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Search Results 0 to 5 of about 6 (some duplicates have been removed)
, they renounce violence, use security forces to go after the militants and he's gone so far in recent interviews to admit the palestinians would concede their right to return to the land they or their families held before 1948 inside what is now israel. in return for this, he has seen basically nothing. except for the continued settlement. when they took over the p.a., there were 250,000 settlers in the west bank. today, there are 350,000. assume, for the sake of argument, for a moment, hamas targets israeli civilians because of a cult of death, but a tactic to achieve certain things. this idea that terrorism is adopted by certain groups was articulated by a young state senator at a book event in 2004. >> ultimately, terrorism is a tactic. it's not -- we're not fighting terrorists, we are fighting people who engage in terrorism. but, have a whole host of rationals and excuses for why they do this and to the extent we can change this sense of opportunity in these countries and we can change the manner in which we function in these countries and more positive, proactive ways, then we are not going
. now as head of the palestinian authority, mahmoud abbas has renounced violence, even used security forces to go after militants. he accepts and are recognizes israel and its right to exist. he's gone so far in recent interviews to admit that palestinian was concede their right to return to the land they or their families held before 1948 inside what is now israel in return for this, he has seen basically nothing. except for the continued settlement growth. when aboss took over p.a., there are 350,000 settlers in the west bank. assume that hamas targets israeli civilians not solely because of some cult of death, but that it adopts this as a tactic to achieve certain aims. the idea that terrorism is a tactic adopted by certain groups at times was articulated by a young state senator back at a book event in 2004. >> ultimately terrorism is a tactic. it's not, we're not fighting terrorists, we're fighting people who engage in terrorism. but have a whole host of rationales, and excuses for why they do this. and to the extent that we can change the sense of opportunity in many of these c
panel to investigate the attacks on the u.s. consulate in benghazi in september. we will be talking about both those stories in-depth on tomorrow's show. but right now i am joined by george gale, executive director of nation people's actions, which advocates for racial and economic justice, heather mcgee, vice president of the progressive think tank, new york democratic congressman and friend of the show jerry mather and msnbc contributor joy reed, managing editor of thegrio.com. on a conference call with donors this week, portions of which were posted online by abc news mitt romney blamed his loss to president obama on what he calls gifts the president had given to core democratic constituencies like students, women, and latinos. >> what the president -- the president's campaign did was focus on certain members of his base coalition, give them extraordinary financial gifts from the government, and then work very aggressively to turn them out to vote. >> just note that, you know, doesn't actually cost any money but side point. romney's framing of the president's campaign strategy is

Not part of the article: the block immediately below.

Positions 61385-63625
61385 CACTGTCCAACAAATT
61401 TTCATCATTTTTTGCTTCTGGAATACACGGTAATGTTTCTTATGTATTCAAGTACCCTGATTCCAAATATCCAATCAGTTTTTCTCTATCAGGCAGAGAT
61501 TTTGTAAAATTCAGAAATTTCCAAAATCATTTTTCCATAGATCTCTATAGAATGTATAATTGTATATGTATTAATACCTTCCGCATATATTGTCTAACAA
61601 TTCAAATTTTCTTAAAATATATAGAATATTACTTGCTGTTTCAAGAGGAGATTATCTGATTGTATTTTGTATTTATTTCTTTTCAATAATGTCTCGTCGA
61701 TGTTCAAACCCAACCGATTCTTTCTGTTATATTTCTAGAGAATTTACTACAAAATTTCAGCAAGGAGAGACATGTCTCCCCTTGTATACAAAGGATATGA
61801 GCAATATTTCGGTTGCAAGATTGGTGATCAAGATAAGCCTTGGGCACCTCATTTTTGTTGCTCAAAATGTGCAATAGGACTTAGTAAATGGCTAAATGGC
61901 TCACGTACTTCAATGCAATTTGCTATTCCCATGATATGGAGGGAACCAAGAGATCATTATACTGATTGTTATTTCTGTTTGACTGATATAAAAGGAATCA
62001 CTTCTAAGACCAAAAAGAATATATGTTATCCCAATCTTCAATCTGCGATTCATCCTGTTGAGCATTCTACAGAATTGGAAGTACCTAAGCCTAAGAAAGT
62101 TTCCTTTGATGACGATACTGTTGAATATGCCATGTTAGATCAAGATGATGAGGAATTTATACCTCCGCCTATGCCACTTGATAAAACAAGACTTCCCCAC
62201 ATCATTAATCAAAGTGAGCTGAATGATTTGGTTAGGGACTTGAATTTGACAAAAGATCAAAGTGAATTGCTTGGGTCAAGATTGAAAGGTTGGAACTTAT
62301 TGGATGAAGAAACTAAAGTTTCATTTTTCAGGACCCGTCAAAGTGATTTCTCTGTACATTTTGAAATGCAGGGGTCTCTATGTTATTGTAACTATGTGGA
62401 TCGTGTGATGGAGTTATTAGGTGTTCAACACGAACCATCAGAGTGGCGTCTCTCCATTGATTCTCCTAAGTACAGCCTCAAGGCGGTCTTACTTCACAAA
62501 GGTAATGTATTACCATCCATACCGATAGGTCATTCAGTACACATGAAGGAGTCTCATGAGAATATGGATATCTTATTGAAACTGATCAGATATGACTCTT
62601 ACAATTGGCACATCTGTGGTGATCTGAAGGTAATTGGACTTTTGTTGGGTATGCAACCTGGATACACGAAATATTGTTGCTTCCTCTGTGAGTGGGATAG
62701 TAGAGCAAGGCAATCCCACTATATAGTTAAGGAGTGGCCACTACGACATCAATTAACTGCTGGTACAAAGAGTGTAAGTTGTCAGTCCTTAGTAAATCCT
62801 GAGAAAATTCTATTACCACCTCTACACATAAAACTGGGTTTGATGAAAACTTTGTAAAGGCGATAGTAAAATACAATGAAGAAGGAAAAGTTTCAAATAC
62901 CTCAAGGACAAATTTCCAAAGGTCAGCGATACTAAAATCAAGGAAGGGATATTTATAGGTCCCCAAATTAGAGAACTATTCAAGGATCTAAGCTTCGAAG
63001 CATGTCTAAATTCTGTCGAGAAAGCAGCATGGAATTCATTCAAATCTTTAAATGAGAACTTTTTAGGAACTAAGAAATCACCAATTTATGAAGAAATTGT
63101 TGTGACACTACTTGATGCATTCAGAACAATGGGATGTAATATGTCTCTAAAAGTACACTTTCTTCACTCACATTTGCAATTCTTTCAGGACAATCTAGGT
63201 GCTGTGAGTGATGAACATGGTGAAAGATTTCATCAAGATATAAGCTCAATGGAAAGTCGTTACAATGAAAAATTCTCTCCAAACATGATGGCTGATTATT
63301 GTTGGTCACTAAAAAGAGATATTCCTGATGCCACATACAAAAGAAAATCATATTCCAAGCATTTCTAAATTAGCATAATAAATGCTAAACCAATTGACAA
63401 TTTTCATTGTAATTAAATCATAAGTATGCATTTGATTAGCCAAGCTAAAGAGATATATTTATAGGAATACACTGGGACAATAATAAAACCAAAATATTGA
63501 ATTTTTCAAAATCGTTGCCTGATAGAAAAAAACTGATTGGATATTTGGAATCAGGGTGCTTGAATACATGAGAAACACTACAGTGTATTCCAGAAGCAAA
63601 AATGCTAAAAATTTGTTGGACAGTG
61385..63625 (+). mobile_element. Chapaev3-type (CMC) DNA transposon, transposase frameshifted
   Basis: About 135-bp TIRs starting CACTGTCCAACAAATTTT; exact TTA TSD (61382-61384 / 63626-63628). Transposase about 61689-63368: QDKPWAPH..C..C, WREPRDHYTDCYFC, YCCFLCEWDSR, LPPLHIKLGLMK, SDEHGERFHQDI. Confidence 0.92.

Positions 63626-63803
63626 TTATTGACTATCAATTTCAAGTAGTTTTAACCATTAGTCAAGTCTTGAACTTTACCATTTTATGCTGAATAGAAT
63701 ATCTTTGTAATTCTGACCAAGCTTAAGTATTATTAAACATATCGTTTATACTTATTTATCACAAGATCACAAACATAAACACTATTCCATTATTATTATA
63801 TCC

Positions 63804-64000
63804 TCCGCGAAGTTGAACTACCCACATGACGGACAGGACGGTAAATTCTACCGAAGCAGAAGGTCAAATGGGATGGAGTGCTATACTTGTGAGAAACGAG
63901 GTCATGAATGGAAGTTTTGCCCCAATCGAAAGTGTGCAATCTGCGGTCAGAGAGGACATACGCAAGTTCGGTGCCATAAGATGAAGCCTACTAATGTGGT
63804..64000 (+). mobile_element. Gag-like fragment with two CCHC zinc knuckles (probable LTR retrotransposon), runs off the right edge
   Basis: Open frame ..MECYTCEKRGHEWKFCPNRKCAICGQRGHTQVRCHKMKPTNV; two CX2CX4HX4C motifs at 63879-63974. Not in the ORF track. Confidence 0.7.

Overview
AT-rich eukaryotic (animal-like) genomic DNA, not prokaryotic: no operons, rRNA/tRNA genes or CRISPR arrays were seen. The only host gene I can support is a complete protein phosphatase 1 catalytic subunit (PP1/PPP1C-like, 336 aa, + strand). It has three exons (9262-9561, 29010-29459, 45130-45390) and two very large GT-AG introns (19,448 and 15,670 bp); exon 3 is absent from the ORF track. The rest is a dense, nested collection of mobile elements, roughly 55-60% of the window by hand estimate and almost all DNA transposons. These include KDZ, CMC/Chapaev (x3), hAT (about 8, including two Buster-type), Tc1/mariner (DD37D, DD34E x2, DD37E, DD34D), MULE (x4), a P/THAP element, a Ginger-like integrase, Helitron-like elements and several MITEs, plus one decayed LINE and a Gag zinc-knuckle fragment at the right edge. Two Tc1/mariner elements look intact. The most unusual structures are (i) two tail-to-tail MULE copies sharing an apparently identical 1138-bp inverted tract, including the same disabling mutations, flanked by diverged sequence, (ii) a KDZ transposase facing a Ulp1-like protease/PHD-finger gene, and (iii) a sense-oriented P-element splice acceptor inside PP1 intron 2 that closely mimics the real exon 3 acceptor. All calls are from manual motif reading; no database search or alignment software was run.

conspired to reduce our privacy. first, there's technology. social media allowed us to share every detail of our lives intentionally and unintensely. the photo tagged on facebook, the wayward strike to reply to all button. you get the picture. we now leave a digital trail traced by anyone who buys access to it. this week, the obama campaign knew what tv shows the targeted voters watched. there's the massive explosion of the surveillance in the wake of 9/11. thanks to the petri at act and continued under the obama administration. the government has more access to info about us than at anytime in history. a small example of what this looks like. check out this graph of u.s. government from google. these are requests that don't require warrants and this doesn't include the security related requests not disclosed. for awhile, i thought the combination of these trends, the u bik wiity of technology was pushing us to a future where citizens would be unable to keep their secrets while the government keeps its secrets. i feared it would end up totally exposed to each other and the state. the stat
Search Results 0 to 5 of about 6 (some duplicates have been removed)